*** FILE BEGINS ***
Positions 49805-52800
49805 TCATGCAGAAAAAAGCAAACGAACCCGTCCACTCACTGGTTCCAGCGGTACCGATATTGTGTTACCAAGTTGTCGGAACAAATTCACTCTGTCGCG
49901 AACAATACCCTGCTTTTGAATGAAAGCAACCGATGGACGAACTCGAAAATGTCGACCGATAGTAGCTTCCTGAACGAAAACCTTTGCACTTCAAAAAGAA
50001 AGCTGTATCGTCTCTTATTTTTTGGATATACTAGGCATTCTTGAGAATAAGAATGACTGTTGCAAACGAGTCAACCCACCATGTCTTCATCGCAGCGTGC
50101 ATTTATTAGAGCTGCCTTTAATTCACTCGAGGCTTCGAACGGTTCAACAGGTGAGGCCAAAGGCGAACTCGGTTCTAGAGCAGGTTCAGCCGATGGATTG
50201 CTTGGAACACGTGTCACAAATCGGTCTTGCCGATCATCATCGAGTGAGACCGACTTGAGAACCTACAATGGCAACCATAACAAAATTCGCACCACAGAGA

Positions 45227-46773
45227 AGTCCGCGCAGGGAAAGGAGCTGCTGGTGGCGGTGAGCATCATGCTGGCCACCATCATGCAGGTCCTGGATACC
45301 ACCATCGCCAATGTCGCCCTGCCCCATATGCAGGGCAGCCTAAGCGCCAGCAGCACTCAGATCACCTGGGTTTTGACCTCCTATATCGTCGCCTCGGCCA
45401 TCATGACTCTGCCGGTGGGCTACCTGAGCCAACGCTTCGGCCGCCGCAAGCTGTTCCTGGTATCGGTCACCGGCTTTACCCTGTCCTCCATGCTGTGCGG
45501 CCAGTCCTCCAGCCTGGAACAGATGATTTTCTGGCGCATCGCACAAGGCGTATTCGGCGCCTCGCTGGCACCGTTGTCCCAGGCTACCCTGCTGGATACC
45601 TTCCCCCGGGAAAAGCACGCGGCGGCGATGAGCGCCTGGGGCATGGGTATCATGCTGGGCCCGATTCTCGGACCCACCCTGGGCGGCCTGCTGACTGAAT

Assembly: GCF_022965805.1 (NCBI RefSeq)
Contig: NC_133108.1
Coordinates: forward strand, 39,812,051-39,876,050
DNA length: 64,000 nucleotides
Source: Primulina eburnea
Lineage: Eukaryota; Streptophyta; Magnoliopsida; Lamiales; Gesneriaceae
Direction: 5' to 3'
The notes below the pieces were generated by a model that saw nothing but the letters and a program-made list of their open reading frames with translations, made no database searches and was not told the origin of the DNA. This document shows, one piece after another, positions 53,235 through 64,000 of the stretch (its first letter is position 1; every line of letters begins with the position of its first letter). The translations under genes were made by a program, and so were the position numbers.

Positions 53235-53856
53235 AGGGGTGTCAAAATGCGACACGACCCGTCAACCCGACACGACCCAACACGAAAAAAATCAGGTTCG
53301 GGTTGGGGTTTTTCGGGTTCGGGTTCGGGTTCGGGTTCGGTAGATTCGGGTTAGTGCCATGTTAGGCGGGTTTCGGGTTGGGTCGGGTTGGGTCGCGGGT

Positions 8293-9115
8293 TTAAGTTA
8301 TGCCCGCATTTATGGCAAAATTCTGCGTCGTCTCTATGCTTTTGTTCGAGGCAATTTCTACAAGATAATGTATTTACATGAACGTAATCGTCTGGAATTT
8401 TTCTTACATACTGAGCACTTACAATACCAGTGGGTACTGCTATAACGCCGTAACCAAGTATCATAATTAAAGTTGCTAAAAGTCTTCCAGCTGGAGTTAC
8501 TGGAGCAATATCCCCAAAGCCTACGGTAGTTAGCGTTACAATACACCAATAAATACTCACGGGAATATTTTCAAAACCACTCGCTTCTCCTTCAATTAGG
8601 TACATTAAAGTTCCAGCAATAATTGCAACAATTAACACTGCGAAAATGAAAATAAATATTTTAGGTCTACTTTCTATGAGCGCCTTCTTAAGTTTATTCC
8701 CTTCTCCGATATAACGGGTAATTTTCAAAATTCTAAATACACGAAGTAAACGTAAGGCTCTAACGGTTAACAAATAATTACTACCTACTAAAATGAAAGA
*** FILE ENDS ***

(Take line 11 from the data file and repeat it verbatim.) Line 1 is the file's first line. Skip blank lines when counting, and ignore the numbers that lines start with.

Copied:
45501 CCAGTCCTCCAGCCTGGAACAGATGATTTTCTGGCGCATCGCACAAGGCGTATTCGGCGCCTCGCTGGCACCGTTGTCCCAGGCTACCCTGCTGGATACC